Wednesday, June 8, 2016

McDonald's: You Can Sneer, But It's the Glue That Holds Communities Together

[ed. After reading this my first impression was the same as some of the commenters: infomercial. But then I thought of all the people I've seen at McDonald's quietly enjoying a cup of coffee and convivial conversation late into the morning, kids on tentative first dates, little league teams and busy parents, old folks needing the company of other folks for a while before heading back to their lonely lives, and the just plain down and outers, hoping for a warm place to sit for a while (and maybe the use of a clean bathroom). Corporations get a lot of criticism and not much credit these days (for good reason), but in this case... thank you McDonald's. Thanks for letting people of all social, economic, generational and racial backgrounds use your facilities in peace, without harassment or resentment, for as long as they want, just for the price of a cup of coffee.]

On the morning of their wedding, Omar and Betty shared a breakfast of egg McMuffins at a small McDonald’s table, dressed in their finest clothes. Before driving to a Houston courthouse to be married, they walked into the attached child’s play area and joked about one day bringing their kids there.

Few understand celebrating at a McDonald’s, but for Omar and Betty it made sense. They don’t have a lot of money, and McDonald’s is part of their life. It is that way in many poor and middle-income neighborhoods, where McDonald’s have become de-facto community centers and reflections of the surrounding neighborhood.

When many lower-income Americans are feeling isolated by the deadening uniformity of things, by the emptiness of many jobs, by the media, they still yearn for physical social networks. They are not doing this by going to government-run community service centers. They are not always doing this by utilizing the endless array of well-intentioned not-for-profit outreach programs. They are doing this on their own, organically across the country, in McDonald’s.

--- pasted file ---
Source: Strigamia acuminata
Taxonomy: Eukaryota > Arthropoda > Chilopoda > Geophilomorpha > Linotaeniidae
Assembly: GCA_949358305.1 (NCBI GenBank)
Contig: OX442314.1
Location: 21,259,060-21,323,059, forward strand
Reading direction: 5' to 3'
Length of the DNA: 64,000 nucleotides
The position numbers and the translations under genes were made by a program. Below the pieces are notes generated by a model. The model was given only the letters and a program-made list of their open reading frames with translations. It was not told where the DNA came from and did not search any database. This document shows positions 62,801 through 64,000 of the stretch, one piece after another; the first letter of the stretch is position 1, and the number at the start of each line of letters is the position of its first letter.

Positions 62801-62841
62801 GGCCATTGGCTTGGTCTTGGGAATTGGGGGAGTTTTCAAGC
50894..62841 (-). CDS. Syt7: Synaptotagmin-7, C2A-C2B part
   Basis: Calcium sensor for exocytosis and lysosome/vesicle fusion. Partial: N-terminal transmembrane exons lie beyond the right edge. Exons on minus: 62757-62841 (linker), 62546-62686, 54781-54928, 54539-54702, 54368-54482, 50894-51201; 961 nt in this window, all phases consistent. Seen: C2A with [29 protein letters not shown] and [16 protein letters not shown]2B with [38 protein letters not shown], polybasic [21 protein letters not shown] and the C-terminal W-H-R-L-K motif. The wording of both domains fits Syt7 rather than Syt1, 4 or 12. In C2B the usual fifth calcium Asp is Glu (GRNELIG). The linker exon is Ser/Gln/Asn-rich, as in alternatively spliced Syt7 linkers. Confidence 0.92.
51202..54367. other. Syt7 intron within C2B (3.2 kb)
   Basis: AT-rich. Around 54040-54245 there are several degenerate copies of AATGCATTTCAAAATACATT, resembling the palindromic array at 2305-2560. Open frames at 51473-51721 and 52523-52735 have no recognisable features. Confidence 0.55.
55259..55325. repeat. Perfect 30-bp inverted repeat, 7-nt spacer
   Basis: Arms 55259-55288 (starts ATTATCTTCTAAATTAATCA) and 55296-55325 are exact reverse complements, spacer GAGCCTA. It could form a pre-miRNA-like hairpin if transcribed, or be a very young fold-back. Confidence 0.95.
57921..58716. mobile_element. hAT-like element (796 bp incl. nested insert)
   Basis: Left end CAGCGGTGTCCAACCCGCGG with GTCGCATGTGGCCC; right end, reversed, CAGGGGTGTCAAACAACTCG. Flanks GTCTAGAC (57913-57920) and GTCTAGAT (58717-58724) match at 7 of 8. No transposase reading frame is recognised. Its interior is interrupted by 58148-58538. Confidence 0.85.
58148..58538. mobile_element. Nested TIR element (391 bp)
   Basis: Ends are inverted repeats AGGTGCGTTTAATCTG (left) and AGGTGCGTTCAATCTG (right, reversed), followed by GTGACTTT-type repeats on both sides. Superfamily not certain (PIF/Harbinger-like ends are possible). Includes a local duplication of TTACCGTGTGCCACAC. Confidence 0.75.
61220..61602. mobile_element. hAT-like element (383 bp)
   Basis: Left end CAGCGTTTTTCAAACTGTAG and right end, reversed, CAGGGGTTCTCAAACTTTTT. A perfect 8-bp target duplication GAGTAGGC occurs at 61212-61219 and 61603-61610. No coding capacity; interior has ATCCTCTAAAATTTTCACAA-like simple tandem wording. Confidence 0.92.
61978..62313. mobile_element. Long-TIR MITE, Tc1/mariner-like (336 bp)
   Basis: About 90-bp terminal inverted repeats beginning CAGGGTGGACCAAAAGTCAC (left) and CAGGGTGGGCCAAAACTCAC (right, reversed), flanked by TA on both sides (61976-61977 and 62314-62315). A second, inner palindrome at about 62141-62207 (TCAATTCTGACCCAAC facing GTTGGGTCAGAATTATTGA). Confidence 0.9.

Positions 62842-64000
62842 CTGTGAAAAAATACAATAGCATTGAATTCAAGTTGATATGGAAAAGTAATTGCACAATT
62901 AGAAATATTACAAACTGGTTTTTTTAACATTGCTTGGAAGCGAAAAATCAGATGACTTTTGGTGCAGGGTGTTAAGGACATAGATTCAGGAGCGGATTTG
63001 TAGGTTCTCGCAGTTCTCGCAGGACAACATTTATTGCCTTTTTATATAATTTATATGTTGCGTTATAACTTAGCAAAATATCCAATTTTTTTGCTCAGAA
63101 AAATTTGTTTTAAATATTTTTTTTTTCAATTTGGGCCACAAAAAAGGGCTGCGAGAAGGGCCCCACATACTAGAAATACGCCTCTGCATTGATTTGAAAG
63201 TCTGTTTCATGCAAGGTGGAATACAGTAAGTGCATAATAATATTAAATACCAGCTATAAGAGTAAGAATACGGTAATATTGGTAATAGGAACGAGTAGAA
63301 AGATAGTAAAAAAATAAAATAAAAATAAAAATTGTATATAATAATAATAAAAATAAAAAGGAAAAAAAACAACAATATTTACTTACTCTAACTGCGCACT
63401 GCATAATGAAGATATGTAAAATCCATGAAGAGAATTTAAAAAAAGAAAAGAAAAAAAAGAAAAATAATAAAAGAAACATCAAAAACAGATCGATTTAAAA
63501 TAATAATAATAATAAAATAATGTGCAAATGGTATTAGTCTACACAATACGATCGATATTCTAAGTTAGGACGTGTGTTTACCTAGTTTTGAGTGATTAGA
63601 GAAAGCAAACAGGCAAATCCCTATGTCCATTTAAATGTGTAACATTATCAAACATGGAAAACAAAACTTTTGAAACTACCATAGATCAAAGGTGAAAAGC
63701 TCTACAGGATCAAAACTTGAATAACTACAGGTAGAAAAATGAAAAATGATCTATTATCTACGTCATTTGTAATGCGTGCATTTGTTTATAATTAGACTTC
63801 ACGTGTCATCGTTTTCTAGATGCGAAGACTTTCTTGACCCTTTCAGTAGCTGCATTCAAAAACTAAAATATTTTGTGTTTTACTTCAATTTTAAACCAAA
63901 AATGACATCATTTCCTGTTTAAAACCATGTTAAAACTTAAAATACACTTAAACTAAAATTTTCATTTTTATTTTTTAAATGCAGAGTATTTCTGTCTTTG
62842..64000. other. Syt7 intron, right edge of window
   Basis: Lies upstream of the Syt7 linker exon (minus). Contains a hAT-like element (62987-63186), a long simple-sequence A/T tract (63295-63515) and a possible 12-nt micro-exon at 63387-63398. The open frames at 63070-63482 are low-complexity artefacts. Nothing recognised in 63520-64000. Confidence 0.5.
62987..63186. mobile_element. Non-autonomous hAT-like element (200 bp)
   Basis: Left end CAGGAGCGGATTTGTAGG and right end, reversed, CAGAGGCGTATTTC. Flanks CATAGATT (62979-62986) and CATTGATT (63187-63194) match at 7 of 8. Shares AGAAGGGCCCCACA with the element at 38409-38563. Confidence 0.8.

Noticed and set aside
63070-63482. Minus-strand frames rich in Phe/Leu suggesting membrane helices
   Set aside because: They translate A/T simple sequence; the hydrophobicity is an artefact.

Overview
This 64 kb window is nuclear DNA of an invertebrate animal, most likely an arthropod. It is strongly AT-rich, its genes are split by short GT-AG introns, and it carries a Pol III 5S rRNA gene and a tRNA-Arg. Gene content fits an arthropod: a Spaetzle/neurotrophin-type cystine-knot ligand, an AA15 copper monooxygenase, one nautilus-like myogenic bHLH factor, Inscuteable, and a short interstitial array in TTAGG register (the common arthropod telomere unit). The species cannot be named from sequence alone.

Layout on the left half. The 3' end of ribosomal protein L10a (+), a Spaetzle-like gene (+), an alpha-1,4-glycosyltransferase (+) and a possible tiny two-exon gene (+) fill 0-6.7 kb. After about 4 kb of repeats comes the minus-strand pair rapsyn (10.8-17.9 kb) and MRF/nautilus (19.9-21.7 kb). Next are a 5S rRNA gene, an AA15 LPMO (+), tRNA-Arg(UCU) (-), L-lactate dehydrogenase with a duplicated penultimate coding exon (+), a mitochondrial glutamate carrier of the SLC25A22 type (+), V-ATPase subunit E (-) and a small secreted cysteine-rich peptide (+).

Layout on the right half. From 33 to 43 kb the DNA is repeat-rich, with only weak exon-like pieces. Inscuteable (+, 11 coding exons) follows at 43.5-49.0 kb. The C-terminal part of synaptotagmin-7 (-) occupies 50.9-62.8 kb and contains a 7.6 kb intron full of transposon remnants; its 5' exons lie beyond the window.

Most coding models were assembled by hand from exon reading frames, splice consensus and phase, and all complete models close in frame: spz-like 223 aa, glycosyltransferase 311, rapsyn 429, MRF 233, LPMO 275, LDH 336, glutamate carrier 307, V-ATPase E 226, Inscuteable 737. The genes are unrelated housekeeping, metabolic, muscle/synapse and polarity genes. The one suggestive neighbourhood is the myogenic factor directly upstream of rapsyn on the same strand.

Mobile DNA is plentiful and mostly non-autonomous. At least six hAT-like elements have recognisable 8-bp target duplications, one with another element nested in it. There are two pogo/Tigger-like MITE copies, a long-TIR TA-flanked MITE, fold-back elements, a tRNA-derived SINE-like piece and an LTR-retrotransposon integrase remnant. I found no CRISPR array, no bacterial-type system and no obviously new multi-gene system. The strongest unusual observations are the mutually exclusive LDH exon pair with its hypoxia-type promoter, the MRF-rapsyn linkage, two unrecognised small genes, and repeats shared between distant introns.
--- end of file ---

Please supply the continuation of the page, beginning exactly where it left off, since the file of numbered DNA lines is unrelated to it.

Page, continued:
Walk into any McDonald’s in the morning and you will find a group of mostly retired people clustering in a corner, drinking coffee, eating and talking. They are drawn to the McDonald’s because it has inexpensive good coffee, clean bathrooms, space to sprawl. Unlike community centers, it is also free of bureaucracy.

Almost all of them name their group with variations of a self-deprecating theme: in suburban El Paso it is the Old Folks’ Home, and in rural New Mexico it is the Morning Brigade. In the small rural town of Natchitoches, Louisiana, it is the Romeo club, an acronym for Retired Old Men Eating Out.

The Natchitoches group, like many of them, sprawls across a corner of the McDonald’s, taking over more and more tables as people join, and emptying them as they leave. Everyone who comes knows each other; have for many years, some since childhood. (...)

In other McDonald’s, politics are central. In one near downtown Kansas City in an African American neighborhood, each Friday morning the sitting area is turned over to a community meeting. When I was there, the topic was the politics surrounding the Black Lives Matter movement. The discussion was often loud, with speakers not hiding their frustration. Against the backdrop of raised voices, the registers and drive-through continued with the normal morning rush of coffee and egg sandwiches.

It isn’t just groups who use McDonald’s. For many of the poorest, for the homeless, and for people caught in an addiction, McDonald’s are an integral part of their lives. They have cheap and filling food, they have free Wi-Fi, outlets to charge phones, and clean bathrooms. McDonald’s is also generally gracious about letting people sit quietly for long periods – longer than other fast-food places.

by Chris Arnade, The Guardian |  Read more:
Image: Chris Arnade